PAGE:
Like many of you, I’ve got hundreds (thousands?) of photos. This is one of my favorites:
Of course, the photo is only in digital form, which means it’s got a “preservation” problem.
Digital preservation is the set of management processes that ensure the long-term accessibility of digital information. At NDIIPP we deal with these issues on a grand scale, working to ensure the nation’s valuable digital cultural heritage survives for the long-term benefit of all.
But the valuable cultural heritage material we’re interested in often starts off as a lone artifact in someone’s personal collection.
That’s why we’ve been offering guidance on how you can preserve your own personal digital information. Not to say that there’s any long-term national interest in my photo, but you never know. In any event, it’s valuable to me and that’s enough for now.
We’ve come up with four simple steps to start you on the digital preservation path: Identify, Decide, Organize, and Make copies (I.D.O.M. anybody?).
Identify means to take an inventory of where you have pictures. Are they still on your camera? On your computer? Stored on a photo-sharing website? Identifying where your photos are located is the first step to getting a handle on preserving them.
Next, decide which photos are the most important. Digital photography makes it easier than ever to keep every picture you take, but that’s not always a good thing, especially if you’ve got similar pictures with only slight variations.
A smaller collection of really essential photographs is easier to maintain than a sprawling mish-mash of everything, so don’t be afraid to toss some away if they aren’t important (a process known in the cultural heritage world as deaccessioning). If you do get rid of copies, make sure you keep the one with the highest resolution.
My photo is the only one I have from that time and place, so it’s about as essential as you can get. Luckily for me, the copy I have is at 300ppi (pixels per inch), which is a decent resolution for my purposes, including printing at its current size.
Next, organize the photos that you’ve selected. This is the most time-consuming part of the job (depending on how many photos you’ve got) but will be well worth the effort for accessing the pictures in the future.
Give each photo a descriptive file name. My photo has the relatively nonsensical name “butch_dogg.jpg,” but I know exactly which picture it is when I scan through my directories.
You should also tag your photos with descriptive information to remind you of the “who, what and where” in the photo. There are a number of photo editing tools that can help you add tags to your photos. Additionally, most cameras add valuable information to your pictures automatically in the form of Exchangeable Image File Format (EXIF) data.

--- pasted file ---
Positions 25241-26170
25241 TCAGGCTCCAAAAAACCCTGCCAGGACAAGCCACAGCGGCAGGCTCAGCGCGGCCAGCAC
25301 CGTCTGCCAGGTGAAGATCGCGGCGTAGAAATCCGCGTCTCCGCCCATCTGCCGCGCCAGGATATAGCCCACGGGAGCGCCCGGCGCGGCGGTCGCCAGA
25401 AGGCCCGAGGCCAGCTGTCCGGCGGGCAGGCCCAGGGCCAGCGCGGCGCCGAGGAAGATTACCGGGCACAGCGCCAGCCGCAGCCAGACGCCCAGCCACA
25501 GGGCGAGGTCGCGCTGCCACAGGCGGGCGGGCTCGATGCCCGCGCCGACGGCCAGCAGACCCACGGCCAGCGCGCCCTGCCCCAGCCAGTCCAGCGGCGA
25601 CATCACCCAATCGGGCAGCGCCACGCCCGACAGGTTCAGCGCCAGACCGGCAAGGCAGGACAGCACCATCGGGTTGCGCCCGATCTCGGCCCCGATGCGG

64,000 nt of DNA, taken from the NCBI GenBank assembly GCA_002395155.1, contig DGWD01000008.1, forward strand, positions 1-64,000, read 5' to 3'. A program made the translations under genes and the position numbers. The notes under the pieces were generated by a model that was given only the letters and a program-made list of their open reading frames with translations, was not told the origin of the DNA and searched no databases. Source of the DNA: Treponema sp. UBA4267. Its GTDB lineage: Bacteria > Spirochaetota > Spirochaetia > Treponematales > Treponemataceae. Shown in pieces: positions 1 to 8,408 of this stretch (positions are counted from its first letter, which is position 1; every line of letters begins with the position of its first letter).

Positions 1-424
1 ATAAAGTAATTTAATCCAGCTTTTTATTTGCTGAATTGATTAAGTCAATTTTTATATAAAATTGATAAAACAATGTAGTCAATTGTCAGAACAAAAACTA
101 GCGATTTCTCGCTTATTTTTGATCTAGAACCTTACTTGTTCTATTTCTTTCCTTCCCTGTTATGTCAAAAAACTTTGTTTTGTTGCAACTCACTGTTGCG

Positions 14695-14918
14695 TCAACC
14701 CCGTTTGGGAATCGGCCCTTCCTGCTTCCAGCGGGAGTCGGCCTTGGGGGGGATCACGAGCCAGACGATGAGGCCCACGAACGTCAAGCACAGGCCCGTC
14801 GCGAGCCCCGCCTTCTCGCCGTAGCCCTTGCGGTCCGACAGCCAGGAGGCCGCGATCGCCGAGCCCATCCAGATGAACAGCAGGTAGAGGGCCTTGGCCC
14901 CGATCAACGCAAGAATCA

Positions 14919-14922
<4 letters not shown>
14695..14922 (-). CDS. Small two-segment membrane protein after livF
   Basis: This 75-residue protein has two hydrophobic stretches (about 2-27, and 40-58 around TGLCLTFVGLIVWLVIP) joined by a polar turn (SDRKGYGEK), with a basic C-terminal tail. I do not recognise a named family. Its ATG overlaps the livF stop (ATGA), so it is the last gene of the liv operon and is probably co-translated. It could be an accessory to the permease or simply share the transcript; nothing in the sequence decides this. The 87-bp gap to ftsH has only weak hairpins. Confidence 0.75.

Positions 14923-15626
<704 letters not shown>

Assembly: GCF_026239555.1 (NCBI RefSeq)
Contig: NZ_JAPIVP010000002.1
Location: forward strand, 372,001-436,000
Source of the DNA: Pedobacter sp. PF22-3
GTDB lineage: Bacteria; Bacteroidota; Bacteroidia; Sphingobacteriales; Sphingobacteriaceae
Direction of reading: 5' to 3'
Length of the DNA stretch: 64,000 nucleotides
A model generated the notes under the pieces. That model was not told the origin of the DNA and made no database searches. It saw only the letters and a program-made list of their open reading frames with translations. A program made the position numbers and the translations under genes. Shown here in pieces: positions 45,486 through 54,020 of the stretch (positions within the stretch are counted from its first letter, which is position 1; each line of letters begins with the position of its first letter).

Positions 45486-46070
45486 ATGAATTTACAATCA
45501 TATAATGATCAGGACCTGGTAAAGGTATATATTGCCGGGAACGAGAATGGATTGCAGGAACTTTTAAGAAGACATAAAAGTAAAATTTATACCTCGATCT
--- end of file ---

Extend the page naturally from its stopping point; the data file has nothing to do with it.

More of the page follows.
The EXIF data tells me the exact date my photo was taken, something I wouldn’t know otherwise.
Next, create a directory structure for your picture storage environment. You can organize your photos by year, location, person, or any other structure that makes sense to you, like this:
Write a brief description of your directory structure and the photos in it and store it with the pictures.
Finally, make copies of your pictures and store them in different places. During the “identify” process you probably found pictures stored in a bunch of different places. This is good! That is, as long as you’ve got a system for keeping track of them.
How many copies? Well, more is certainly better (and you can get deep into the mathematics (PDF) of how many), but the main things you want to do are make multiple copies; store them on different kinds of storage media (CDs, DVDs, USB flash drives, external hard drives or online storage); and store them as geographically dispersed from each other as possible.
I have a copy of my photo on my current laptop (having outlived four previous computers), and on online storage that I’ve maintained for more than seven years. Still, I could probably use another back-up just to be safe.
You should check your photos and storage media at least yearly to make sure that you can still get at them and to mitigate against hardware or software obsolescence.
I.D.O.M. — the easy way to save your stuff!
This post was updated on 2/7/13 to fix broken links.